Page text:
And so I always found the way that the show doesn't really address that, you know, like, why is Rebecca so special that she gets all of her people in her life still, you know — like, still in her corner. Like how could they drop all of these aspects — you know, because — because usually the way — the reason why, at least in my experience, in America — the reason why people don't lend as much support as the should, or that they — it's not a matter of feeling, right? Like it's a matter of logistics. Or it's a matter of living in a society where it's not an acceptable excuse to take half a day off work because your friend who is not a direct family member is in trouble, right?

SANDY: Right.

MEREDITH: Like whereas raised in the Philippines, like that is totally acceptable. And —

SANDY: Right. And in the world of the show it's totally acceptable, in the — in the fantasy, I guess, to a certain degree of this show, like, her diagnosis doesn't jeopardize her friendships, which for a lot of people isn't the case, you know, like that if — if you have that sort of experience, that that can suddenly become a reason that all sorts of people aren't as interested in — in sticking with you.

MEREDITH: Yeah. And I feel like part of the reason why it's intimidating in an American context, right, is the fact that there’s no underlying community support structure, right? So people are afraid of having, you know, people in those types of situations depend on them in a way that they can’t, you know — in the way that — in the — in a way that they can't ultimately support in the long run, right? Like I feel like the burden — ”burden” is a difficult word. You know, like the responsibility and the duty to take care of your friends is really magnified in an American context because there’s no underlying sense of — of, like, large-scale community responsibility, right?

SANDY: Right.

MEREDITH: You know, like, in the Philippines it's completely acceptable to, you know — to if — if you have a friend who's in trouble and you have something to do, you can just go to your neighbor and ask them to help, right? Like you know all your neighbors, first of all. And so —

SANDY: It’s interesting, Rebecca kind of does that at the beginning of the series, you know, when she’s living next door to Heather.


HEATHER: Look, just as a tip, we don’t actually, like, talk to each other around here. That guy’s lived next door to me for, like, 11 years, and like I say “guy,” but honestly it could be, like, a stack of cats in a jumpsuit.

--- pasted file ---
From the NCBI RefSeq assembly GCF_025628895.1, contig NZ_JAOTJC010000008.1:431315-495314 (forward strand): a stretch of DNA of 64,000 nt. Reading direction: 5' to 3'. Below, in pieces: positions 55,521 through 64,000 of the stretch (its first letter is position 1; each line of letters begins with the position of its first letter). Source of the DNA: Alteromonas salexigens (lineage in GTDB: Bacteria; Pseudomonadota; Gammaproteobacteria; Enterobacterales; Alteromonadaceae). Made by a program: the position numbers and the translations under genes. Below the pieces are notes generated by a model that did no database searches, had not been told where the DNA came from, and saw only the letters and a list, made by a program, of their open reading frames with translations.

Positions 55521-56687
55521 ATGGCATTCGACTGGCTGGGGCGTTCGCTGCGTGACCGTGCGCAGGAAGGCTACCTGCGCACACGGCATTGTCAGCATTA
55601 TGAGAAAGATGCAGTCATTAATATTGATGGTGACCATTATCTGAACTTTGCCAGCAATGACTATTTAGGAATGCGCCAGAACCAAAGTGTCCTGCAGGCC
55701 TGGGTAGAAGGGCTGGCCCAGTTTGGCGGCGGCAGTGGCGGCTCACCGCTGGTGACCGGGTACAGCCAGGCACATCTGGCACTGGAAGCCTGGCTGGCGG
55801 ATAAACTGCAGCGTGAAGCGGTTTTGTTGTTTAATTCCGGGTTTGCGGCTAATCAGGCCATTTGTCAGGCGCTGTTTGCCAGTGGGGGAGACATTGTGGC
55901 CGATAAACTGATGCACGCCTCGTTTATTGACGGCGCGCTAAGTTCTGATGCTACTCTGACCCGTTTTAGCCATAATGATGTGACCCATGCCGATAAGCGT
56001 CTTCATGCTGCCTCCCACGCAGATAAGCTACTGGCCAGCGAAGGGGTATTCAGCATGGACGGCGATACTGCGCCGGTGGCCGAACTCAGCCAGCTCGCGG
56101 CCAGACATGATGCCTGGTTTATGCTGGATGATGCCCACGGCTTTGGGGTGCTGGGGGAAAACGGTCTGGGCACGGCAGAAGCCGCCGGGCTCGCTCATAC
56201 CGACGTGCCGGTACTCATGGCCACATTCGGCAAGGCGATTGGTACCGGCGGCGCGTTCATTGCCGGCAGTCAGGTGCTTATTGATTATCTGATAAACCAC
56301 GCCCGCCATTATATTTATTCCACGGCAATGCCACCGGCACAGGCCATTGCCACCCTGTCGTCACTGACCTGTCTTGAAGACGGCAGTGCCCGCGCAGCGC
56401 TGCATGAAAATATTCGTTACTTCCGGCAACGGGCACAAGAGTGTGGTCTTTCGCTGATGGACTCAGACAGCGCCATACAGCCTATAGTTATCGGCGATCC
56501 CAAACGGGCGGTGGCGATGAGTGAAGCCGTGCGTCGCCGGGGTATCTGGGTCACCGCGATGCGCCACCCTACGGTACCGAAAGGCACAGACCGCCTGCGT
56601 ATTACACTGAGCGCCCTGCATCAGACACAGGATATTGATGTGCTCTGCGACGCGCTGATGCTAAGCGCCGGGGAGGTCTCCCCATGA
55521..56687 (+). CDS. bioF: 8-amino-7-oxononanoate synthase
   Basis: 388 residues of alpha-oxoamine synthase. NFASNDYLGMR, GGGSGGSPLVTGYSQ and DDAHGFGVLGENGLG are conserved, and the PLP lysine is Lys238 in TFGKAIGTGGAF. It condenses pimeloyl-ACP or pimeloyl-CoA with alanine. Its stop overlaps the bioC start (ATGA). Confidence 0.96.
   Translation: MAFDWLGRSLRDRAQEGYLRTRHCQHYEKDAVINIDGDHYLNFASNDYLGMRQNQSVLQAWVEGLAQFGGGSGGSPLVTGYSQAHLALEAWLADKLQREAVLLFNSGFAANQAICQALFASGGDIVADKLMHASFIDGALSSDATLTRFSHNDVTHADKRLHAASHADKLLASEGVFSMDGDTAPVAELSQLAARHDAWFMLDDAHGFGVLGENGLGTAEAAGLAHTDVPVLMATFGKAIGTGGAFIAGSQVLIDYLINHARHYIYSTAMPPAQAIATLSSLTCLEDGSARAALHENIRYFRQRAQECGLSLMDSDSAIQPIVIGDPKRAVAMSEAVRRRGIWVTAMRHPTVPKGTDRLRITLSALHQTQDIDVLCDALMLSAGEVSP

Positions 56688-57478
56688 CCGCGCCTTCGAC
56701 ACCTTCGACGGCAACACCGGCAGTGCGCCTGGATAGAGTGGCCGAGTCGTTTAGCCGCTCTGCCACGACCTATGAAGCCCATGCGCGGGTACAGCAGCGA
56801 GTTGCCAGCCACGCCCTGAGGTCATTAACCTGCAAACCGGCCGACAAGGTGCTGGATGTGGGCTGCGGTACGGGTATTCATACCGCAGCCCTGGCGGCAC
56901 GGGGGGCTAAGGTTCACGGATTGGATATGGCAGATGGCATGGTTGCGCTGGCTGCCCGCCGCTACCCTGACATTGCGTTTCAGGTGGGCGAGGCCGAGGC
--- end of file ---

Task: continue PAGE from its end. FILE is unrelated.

REBECCA: Okay, appreciate the info. But I like to consider myself a bridge-builder, and I feel like you and I could shake things up around here.

HEATHER: Yeah, no. [30:00] I don’t see that happening. But anyways, it’s nice to meet you, stack of cats in a… shirt.

MEREDITH: Yeah. You know, like there are all of these unusual aspects of this series, like this isn't actually what happens in, you know, like, in life, right? Like people — people in America  don't know, you know — like in a lot of urban areas in America — don't know their neighbors. They don't depend on their neighbors. They don't form close friendships with their neighbors in part because — and, you know, like and I'm saying this as somebody who is not close to my neighbors, right — that there is this sort of sense that the responsibility that that implies is a bigger responsibility than it is in a Filipino context, because in a Filipino context everybody is friends with — with their neighbors, right?

SANDY: Right. It strikes me that — so another kind of, for me, very loud falsehood in this show is to do with the benevolence of antidepressants.

MEREDITH: Oh right.

SANDY: In the fourth season, in the last season — kind of the last the last plot arc of the show is to do with Rebecca being convinced by Dr. Shin and Dr. Akopian and her psychiatrist and therapist to go on antidepressants. And there's a big number that Dr. Akopian sings that's like…


ENSEMBLE: (sung) Antidepressants are so not a big deal / Big whoop, you’re on an antidepressant…

DR. AKOPIAN: (spoken) Take two with or without a meal.

SANDY: And it’s about how everybody is on them, and the actors are doing a like tap dance.


ENSEMBLE: (sung) Fluoxetine / Fluoxetine / Paroxetine / Paroxetine / Our lawyers won’t let us say brand names